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Nai Nami Street Tour, Nairobi | Ummi Goes Where?

Nairobi Downtown Tour with Nai Nami Street Kids

Are you one of those travelers who seek authentic local experiences that make for unforgettable stories to tell people back home? No one else has better street skills, insights, and personal stories to tell than former street kids.

NAI NAMI, which means “Nai (slang word for Nairobi) With Me” is a one-on-one, 3-hour walking tour in downtown Nairobi, founded in 2016 by Gianmarco Marinello and Sriram Damodaran who both gave up their careers and dedicated their lives to creating social change in Nairobi.

They trained youths from slums to become tour guides, thus allowing them to have a job, a stable income, and the opportunity to connect with people from all around the world. Since January 2019, Nai Nami Walking Tour is run and owned by the youths themselves.

Booking can be made on Airbnb app/website or by using the form below. It is necessary to book the tour at least 24 hours in advance. During the peak season (June – September), you should try to book 4 weeks in advance.

If you don’t have an Airbnb account yet, you can register through this link here to get a special discount on your first booking. Booking can also be done on their official website and a few other booking platforms.

What to Expect on the Nairobi City Tour

The Meeting Point

The tour starts and ends in front of Bata Shop at Hilton Hotel, which is in the City Hall-Way, just opposite Kencom Bus Stage.

Do note that there is another Bata Shop in a nearby building, so make sure you go to the correct one. If you would like to go somewhere specific after the tour, your guides can help you get there.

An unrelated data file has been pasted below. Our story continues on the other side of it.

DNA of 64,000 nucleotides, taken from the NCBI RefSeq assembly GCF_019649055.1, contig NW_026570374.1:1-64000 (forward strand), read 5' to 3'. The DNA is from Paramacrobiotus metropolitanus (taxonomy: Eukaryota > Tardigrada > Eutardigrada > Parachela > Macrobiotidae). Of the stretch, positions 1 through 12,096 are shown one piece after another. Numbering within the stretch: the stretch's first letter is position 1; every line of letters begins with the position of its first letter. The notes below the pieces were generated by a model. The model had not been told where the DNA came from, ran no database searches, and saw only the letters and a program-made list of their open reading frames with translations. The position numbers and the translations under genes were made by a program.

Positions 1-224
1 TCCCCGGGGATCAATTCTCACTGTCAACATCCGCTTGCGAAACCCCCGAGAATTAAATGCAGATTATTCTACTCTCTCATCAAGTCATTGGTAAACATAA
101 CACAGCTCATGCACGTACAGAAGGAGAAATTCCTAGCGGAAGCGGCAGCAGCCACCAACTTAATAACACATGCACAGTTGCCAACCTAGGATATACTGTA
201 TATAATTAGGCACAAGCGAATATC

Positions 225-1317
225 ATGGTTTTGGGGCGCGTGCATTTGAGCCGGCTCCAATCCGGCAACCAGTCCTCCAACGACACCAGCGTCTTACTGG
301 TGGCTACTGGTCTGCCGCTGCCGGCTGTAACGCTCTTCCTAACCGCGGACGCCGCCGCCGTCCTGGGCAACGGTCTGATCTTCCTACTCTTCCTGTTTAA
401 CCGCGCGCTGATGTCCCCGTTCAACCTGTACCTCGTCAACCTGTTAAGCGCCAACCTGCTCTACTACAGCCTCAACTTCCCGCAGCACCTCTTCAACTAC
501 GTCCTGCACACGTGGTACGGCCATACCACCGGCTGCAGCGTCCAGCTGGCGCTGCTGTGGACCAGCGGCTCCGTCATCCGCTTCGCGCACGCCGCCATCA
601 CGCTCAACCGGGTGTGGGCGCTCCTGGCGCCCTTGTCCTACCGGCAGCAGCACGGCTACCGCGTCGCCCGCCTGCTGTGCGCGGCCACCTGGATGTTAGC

The Guides

On the day that I joined the tour, the team consisted of 6 guides. Besides me, there were only two other guests — an elderly American couple.

Each of us was assigned our own guide to allow us to have a personal interaction and an opportunity to ask all our questions. The other three guides walked along, sometimes separating from the group and later joining us again.

The guides all went by nicknames. Mine was called Typhoon.

Nai Nami Nairobi Walking tour with street kids | Ummi Goes Where?
With Typhoon.

It was Nai Nami that turned their lives around — granting them a full-time job and a stable income by building on their street skills and life stories.

The Tour

The tour is not designed to be a sightseeing tour, therefore it doesn’t have a specific route.

Instead, it is more of a storytelling experience, where the guides will show you their former home — the bustling streets of Downtown Nairobi, the railway station, the Kariakor market, the river side, and other places that you are unlikely to venture on your own.

Where Obama used to live in Nairobi
Apparently, this is where Obama’s extended family used to live.
The downtown is a vibrant place where locals do business, shop at hidden markets, and eat at kibandas. Each of the streets has its own stories and secrets, which you will learn during the tour. If you’d like to buy something at the markets, your guide can also help you haggle for a local price.
 
The approach of the walking tour is not about teaching the slum youths things they don’t know, but about giving them the opportunity to create value from their existing street skills and teach others what they’ve learned while surviving on the streets.

Nairobi walking tour with street kids

Nairobi walking tour with street kids.

To be honest, learning about the city through their eyes was rather disturbing. I was appalled to learn about their living conditions and the violence they had to go through. But to them, this was their daily life. It was a sobering experience, to say the least.

Additional Info about NAI NAMI Walking Tour

  • Please bring your original passport or a copy of it (main page and the page showing the visa stamp). Everywhere in Kenya, you have to be prepared for random identity checks by the police. Therefore, you should have your documents with you at all times, not only on this tour.
  • Do not bring big cameras or DSLRs. According to Kenyan law, taking pictures in the streets of downtown is a punishable offense. Phones are fine, but please ask your guide first before taking photos. They will tell you when it is okay to take pictures, and when it is not.